will see.
Yes, my friend, it is useless for you to try to disguise the fact. I can hear
your brain like a telephone at my ear. You are saying to yourself: "This
fellow was doing pretty well up to his seventh chapter. He had begun to
interest me faintly. But what he says about thinking in trains, and concen−
tration, and so on, is not for me. It may be well enough for some folks, but
it isn't in my line."
It is for you, I passionately repeat; it is for you. Indeed, you are the very
man I am aiming at.
Throw away the suggestion, and you throw away the most precious
suggestion that was ever offered to you. It is not my suggestion. It is the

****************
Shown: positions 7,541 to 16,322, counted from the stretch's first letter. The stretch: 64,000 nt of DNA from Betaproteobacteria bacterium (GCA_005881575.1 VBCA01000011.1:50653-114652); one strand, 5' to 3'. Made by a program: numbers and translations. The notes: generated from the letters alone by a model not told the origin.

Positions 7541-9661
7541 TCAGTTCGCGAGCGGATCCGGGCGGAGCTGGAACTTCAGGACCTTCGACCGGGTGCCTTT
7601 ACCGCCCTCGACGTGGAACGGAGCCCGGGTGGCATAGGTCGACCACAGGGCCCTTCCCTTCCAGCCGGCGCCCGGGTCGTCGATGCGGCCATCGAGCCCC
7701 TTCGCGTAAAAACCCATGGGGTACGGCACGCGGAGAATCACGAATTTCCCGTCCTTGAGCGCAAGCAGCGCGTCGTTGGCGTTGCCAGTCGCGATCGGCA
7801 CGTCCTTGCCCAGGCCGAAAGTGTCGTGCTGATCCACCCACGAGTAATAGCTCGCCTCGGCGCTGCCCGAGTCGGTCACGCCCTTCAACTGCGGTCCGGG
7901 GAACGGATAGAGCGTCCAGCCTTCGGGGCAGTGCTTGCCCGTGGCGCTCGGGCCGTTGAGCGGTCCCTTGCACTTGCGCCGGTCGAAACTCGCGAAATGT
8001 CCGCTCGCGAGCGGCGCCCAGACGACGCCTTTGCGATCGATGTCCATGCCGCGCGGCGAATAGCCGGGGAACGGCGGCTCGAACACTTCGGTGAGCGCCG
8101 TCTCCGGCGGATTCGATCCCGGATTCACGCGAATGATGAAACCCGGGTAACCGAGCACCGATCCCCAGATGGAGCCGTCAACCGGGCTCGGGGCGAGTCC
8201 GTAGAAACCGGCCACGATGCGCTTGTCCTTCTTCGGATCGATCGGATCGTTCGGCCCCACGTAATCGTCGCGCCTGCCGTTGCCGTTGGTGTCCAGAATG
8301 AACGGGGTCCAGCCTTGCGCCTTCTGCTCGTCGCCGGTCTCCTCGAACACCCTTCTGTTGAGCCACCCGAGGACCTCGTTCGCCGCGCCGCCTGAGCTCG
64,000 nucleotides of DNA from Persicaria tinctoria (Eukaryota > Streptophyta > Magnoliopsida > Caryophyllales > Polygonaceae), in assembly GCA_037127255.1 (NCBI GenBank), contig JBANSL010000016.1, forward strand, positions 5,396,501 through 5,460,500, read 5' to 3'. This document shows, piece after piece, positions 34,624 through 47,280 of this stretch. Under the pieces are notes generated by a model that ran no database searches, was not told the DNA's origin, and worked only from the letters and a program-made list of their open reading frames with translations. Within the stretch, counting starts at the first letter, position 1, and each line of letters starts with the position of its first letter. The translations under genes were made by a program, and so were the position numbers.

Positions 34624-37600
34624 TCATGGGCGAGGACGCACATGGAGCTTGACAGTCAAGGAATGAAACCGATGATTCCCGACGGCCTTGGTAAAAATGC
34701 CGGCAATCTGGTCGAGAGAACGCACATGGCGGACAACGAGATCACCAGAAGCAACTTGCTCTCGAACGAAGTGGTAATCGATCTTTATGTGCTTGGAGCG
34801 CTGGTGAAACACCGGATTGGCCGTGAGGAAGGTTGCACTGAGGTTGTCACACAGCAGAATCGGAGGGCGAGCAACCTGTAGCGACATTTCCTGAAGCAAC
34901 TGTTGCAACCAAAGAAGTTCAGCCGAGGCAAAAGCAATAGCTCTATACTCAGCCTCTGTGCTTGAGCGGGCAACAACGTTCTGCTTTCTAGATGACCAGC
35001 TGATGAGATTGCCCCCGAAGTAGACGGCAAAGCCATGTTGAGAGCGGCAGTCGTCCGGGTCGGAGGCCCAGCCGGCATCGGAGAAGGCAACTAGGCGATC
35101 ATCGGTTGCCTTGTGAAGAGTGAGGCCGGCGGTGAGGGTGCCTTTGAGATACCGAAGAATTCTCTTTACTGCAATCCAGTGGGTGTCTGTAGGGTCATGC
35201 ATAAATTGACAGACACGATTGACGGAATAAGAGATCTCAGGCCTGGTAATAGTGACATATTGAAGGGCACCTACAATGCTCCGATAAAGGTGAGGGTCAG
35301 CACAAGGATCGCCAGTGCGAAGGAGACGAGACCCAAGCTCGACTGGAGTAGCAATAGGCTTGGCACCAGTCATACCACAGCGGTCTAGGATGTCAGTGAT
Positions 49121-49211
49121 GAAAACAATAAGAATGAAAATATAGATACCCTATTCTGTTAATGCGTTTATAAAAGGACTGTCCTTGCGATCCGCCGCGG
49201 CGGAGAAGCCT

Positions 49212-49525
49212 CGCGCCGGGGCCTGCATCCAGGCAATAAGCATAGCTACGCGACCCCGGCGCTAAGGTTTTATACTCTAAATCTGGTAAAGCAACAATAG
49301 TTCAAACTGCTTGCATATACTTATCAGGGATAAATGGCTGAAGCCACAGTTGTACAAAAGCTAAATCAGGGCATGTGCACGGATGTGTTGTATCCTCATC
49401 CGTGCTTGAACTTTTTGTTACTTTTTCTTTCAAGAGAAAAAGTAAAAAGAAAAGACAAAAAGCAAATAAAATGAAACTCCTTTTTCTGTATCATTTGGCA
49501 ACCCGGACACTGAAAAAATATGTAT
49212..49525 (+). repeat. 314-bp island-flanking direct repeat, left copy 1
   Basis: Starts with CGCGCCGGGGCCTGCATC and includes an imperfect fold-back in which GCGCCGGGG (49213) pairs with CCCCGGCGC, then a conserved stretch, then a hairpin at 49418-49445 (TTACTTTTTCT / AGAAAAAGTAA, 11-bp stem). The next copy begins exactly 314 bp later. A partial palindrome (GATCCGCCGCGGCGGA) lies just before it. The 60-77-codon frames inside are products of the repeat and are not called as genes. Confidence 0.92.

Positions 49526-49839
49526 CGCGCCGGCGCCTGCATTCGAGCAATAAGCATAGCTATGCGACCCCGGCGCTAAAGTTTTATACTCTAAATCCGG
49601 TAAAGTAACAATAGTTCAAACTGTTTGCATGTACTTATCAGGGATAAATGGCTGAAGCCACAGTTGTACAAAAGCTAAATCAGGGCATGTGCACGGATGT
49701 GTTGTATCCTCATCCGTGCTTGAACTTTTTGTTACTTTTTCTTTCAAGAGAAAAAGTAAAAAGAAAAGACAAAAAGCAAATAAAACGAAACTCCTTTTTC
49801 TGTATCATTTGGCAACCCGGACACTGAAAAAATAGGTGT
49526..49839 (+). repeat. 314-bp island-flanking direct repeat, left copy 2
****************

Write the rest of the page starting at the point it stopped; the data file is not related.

suggestion of the most sensible, practical, hard−headed men who have
walked the earth. I only give it you at second−hand. Try it. Get your mind
in hand. And see how the process cures half the evils of life −−especially
worry, that miserable, avoidable, shameful disease−−worry!
VIII
THE REFLECTIVE MOOD
The exercise of concentrating the mind (to which at least half an hour a day
should be given) is a mere preliminary, like scales on the piano. Having
acquired power over that most unruly member of one's complex organism,
one has naturally to put it to the yoke. Useless to possess an obedient mind
unless one profits to the furthest possible degree by its obedience. A
prolonged primary course of study is indicated.
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Now as to what this course of study should be there cannot be any question;
there never has been any question. All the sensible people of all ages are